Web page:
Italy court fines government euro100M in Ustica crash

Associated Press
FILE - In this Monday Dec. 15, 2003 file photo, a view of the pieces of the reconstructed wreckage, in background, of the Itavia DC-9 passenger jetliner which crashed near the tiny Mediterranean island of Ustica June 27, 1980, in a hangar in Pratica di Mare, near Rome. An Italian court has ordered the government to pay euro100 million in civil damages to relatives of 81 people killed in a mysterious 1980 airplane disaster. The Government said Tuesday, Sept. 13, 2011, it would appeal the decision of the Palermo tribunal, which on Monday held Italy's transport and defense ministries liable for having failed to guarantee the security of the flight. The Itavia DC-9 airliner crashed en route from Bologna to Palermo near the tiny Mediterranean island of Ustica. The cause remains a mystery: some blame a bomb, others say the aircraft might have been caught in the crossfire of a military aerial dogfight. Italy's high court in 2007 upheld the acquittals of two air force generals accused of withholding information about the crash. (AP Photo/Emiliano Grillotti, File)
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FILE - In this Monday Dec. 15, 2003 file photo, a view of the pieces of the reconstructed wreckage, in background, of the Itavia DC-9 passenger jetliner which crashed near the tiny Mediterranean island of Ustica June 27, 1980, in a hangar in Pratica di Mare, near Rome. An Italian court has ordered the government to pay euro100 million in civil damages to relatives of 81 people killed in a mysterious 1980 airplane disaster. The Government said Tuesday, Sept. 13, 2011, it would appeal the decision of the Palermo tribunal, which on Monday held Italy's transport and defense ministries liable for having failed to guarantee the security of the flight. The Itavia DC-9 airliner crashed en route from Bologna to Palermo near the tiny Mediterranean island of Ustica. The cause remains a mystery: some blame a bomb, others say the aircraft might have been caught in the crossfire of a military aerial dogfight. Italy's high court in 2007 upheld the acquittals of two air force generals accused of withholding information about the crash. (AP Photo/Emiliano Grillotti, File)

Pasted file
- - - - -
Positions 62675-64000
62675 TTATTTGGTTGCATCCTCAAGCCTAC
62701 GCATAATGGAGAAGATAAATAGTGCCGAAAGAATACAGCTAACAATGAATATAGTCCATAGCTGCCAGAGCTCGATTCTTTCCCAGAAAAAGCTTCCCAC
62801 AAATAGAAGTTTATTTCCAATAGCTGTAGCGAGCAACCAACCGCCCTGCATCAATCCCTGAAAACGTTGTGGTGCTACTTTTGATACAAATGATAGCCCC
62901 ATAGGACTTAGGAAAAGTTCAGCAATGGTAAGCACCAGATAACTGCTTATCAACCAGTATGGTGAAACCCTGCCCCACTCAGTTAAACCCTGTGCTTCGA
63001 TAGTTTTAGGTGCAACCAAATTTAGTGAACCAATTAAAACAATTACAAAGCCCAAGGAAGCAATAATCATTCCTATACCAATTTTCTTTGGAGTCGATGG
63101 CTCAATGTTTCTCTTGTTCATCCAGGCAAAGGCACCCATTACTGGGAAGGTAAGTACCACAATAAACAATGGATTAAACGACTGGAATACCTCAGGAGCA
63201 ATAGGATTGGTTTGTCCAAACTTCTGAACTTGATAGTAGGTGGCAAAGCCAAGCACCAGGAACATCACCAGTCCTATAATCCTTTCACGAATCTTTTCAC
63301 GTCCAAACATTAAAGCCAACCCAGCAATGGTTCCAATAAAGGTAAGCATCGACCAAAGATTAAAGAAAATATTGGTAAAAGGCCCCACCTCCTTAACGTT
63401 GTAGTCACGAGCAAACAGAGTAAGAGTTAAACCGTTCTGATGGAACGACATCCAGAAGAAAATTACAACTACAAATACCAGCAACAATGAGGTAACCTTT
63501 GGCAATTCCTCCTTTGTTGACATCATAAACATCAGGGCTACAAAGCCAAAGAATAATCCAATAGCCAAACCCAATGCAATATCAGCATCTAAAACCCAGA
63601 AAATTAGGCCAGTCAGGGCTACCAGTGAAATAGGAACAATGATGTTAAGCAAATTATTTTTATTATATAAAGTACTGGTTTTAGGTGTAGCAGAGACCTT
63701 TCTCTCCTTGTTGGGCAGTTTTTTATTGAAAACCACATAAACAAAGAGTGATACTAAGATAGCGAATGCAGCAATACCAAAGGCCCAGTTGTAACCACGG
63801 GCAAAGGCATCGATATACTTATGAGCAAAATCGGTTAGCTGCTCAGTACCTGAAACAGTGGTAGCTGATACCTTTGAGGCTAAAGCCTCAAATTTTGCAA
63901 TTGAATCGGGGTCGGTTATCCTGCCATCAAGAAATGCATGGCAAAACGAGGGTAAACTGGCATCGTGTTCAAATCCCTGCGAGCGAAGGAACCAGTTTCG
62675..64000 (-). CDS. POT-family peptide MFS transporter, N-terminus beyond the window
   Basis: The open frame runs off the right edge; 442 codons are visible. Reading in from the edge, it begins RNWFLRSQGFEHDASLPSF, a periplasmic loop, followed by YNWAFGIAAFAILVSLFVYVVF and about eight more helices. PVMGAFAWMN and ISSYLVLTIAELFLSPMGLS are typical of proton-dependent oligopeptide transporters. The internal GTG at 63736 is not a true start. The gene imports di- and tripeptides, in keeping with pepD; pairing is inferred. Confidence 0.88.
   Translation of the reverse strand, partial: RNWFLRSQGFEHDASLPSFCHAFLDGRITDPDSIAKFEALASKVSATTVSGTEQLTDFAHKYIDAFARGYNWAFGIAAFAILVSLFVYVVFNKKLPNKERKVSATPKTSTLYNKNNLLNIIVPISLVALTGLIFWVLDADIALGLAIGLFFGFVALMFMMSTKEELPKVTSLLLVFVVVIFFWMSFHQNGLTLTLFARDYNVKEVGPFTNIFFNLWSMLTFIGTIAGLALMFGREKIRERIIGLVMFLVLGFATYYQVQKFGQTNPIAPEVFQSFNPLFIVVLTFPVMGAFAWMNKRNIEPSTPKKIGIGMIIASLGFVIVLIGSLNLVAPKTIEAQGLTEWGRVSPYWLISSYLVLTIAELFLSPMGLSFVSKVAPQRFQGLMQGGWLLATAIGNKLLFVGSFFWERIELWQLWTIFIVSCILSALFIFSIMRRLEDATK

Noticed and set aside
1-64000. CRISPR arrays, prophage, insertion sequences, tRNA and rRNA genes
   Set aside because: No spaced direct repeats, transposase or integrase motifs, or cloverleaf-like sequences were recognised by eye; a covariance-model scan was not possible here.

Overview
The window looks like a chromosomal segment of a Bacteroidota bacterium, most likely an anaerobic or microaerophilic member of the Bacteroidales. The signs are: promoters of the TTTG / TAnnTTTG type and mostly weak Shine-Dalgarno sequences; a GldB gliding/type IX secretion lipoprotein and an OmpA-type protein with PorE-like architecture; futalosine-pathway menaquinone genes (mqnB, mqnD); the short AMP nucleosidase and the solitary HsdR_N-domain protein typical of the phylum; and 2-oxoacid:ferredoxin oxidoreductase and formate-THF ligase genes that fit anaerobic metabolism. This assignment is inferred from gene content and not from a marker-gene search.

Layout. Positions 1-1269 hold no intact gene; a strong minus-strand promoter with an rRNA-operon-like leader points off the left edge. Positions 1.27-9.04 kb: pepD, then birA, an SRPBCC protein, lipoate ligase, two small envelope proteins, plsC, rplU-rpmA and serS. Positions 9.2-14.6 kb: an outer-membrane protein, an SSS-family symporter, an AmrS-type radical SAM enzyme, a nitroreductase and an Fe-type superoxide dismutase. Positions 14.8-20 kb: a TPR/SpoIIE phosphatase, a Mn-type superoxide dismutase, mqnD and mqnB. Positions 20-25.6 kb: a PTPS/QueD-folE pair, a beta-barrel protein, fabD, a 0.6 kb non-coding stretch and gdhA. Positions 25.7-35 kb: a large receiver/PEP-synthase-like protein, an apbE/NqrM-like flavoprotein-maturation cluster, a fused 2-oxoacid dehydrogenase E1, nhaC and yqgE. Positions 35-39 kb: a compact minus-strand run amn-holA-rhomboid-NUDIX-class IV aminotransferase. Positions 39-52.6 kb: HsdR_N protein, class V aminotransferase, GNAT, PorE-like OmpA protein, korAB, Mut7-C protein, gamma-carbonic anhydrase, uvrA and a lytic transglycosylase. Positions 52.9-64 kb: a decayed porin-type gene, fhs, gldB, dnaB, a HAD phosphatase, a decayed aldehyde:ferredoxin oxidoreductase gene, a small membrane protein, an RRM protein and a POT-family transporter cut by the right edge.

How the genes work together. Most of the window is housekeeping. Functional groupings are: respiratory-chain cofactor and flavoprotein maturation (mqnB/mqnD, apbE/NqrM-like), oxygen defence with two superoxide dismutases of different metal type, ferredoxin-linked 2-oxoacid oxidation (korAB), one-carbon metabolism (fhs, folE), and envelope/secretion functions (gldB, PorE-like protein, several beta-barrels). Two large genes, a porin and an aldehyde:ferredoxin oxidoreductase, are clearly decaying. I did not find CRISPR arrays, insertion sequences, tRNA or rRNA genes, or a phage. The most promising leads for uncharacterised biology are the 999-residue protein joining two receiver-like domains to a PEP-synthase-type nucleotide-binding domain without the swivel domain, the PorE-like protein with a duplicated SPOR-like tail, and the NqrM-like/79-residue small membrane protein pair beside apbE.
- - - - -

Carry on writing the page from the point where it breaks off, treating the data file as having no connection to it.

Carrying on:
ROME (AP) — An Italian court has ordered the government to pay euro100 million ($137 million) in civil damages to relatives of 81 people killed in a 1980 aircraft disaster that remains one of Italy's most enduring mysteries.

The government said Tuesday it would appeal the decision of the Palermo civil tribunal, which on Monday held Italy's transport and defense ministries liable for having failed to guarantee the security of the flight.

The Itavia DC-9 airliner crashed June 27, 1980 en route from Bologna to Palermo near the tiny Mediterranean island of Ustica. The cause remains a mystery. Among the theories are that there was a bomb on board or that the airliner might have been caught accidentally in the crossfire of a military aerial dogfight.

Attorney Daniele Osnato, who along with a handful of lawyers represented about 80 relatives of the victims, said justice had finally been rendered in the case.

In addition to determining that the ministries had failed to protect the flight, he said, the tribunal also determined they were responsible for concealing the truth and destroying evidence.

Government officials on Tuesday called the judgment "unacceptable" given that Italy's highest criminal court in 2007 upheld the acquittals of two retired air force generals who had been accused of withholding information about the crash. In 2004, charges against two other former generals were dismissed.

Italy's air force expressed clear disdain for the decision, noting in a statement Tuesday that it was made by a single judge in a civil court whereas its generals had been absolved by Italy's highest criminal court for lack of evidence.

The aerial dogfight theory was given credence by Judge Rosario Priore, who originally indicted the generals. Priore had theorized that a missile from a U.S. jet fighter or from another NATO plane accidentally hit the Italian domestic jetliner while trying to shoot down a Libyan plane. A month after the crash, the wreckage of a Libyan jet was found in southern Italy.

French, U.S. and NATO officials have long denied any military activity in the skies that night.

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